Louisiana State Rep. Thomas Carmody (R) recently sponsored a bill that would make the Bible the official state book, but claims it's not an endorsement of Christianity or a specific religion.
"It's not to the exclusion of anyone else's sacred literature," Carmody told the Louisiana House municipal committee this week. "This is not about establishing an official religion of the state of Louisiana."
Originally, Carmody wanted the King James version of the Bible, which is a translation of the original text that was written in Hebrew, Greek and Aramaic, but dropped that demand.
The Louisiana House committee voted 8-5 for the bill yesterday. The bill now goes to the full Louisiana House for debate, notes the Associated Press.
"I think we're going to open ourselves up to a lawsuit," said State Rep. Wesley Bishop (D), who opposes the bill. "You can't adopt the Bible and not adopt Christianity."
Rep. Ebony Woodruff (D) also opposes the bill because it would be offensive to people who aren't Christian.
"You're OK with offending some of the citizens of this state?" Woodruff asked Carmody at the House municipal committee.
"It's not meant to be offensive," Carmody said. "There's no requirement that they would have to follow this particular text."
According to NOLA.com, when Woodruff proposed an amendment changing the bill to include "all books of faith" as the official state books of Louisiana, Carmody, who claims he opposes excluding anyone's else sacred literature, said "I would certainly be against that amendment."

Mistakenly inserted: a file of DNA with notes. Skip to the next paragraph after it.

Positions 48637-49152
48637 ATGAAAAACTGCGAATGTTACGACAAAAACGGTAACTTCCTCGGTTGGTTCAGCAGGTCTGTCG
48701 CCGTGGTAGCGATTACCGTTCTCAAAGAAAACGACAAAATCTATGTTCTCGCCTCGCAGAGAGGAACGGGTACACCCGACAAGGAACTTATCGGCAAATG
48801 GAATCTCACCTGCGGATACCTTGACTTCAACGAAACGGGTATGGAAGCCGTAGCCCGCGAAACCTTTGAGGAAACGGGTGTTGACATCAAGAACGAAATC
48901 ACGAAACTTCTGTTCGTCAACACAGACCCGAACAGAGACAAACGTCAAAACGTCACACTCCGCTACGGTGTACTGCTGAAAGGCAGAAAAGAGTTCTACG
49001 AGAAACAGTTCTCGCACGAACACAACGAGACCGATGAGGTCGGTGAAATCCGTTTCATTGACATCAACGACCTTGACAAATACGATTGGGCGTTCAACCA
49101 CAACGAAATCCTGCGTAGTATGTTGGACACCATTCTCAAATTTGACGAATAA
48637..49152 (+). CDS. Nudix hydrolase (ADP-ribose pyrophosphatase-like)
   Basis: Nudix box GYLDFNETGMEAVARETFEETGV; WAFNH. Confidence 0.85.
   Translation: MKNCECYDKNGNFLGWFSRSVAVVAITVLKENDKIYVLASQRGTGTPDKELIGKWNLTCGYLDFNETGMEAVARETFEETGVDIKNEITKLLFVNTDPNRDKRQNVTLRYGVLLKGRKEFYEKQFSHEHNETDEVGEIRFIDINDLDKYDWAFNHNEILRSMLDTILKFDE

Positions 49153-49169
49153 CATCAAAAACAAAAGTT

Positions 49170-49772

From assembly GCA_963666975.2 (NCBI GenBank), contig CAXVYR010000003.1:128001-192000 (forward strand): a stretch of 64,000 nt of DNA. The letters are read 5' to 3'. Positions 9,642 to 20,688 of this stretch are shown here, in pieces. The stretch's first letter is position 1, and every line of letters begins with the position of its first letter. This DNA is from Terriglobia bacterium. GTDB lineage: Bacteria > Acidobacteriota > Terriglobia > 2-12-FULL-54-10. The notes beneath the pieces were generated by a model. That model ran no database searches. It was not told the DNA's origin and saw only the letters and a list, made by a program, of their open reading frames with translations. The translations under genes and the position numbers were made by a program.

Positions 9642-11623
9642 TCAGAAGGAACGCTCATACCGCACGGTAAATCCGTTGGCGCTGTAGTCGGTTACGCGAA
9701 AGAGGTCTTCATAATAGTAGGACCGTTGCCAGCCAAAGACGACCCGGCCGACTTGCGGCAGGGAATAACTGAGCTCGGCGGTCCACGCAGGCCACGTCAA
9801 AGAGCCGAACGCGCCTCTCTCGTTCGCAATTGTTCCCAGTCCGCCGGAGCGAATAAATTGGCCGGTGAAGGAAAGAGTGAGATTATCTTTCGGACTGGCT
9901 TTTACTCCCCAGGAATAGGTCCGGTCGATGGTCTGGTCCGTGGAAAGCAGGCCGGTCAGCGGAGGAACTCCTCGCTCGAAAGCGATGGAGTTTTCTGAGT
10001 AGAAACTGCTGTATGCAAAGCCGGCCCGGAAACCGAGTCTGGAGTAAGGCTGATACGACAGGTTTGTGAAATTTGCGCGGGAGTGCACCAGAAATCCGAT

Last week, Opposing Views told you about Cliven Bundy, the Nevada rancher who had a run in with nearly 200 armed federal agents and snipers. The Bureau of Land Management sent agents to Bundy’s ranch to seize his cattle after a 20 year battle over money the BLM says the rancher owed, but now, reports claim that the bureau has officially decided to stand down.
Bundy described what the scene looked like on the day that the agents showed up to his ranch.
“They’re carrying the same things a soldier would,” said Bundy to the Free Beacon. “Automatic weapons, sniper rifles, top communication, top surveillance equipment, lots of vehicles. It’s heavy soldier type equipment.”
Bundy and supporters in the community decided they wouldn’t stand by and let the BLM overrun the ranch, so they decided to fight back. Hundreds of people, including militia members, showed up to fight for Bundy, and for now, they seem to have won.
"Based on information about conditions on the ground and in consultation with law enforcement, we have made a decision to conclude the cattle gather because of our serious concerns about the safety of employees and members of the public," said Bureau of Land Management Chief Neil Kornze.
Bundy acknowledged that this victory could not have been possible if outraged citizens didn’t take a stand.
"There is no deal here. The citizens of America and Clark County went and took their cattle,” he said. “There was no negotiations. They took these cattle.”
Senator Dean Heller acknowledged in a statement that the battle was over and pressed militia members and angry citizens to allow the BLM to leave without any more issues.
“The dispute is over, the BLM is leaving, but emotions and tensions are still near the boiling point, and we desperately need a peaceful conclusion to this conflict,” said Heller. I urge all the people involved to please return to your homes and allow the BLM officers to collect their equipment and depart without interference.”
The BLM raided Bundy’s ranch because they said he owes them over $1 million in unpaid fees, but Bundy himself claims that his family has owned the land for over 140 years and that the federal government has no authority over it.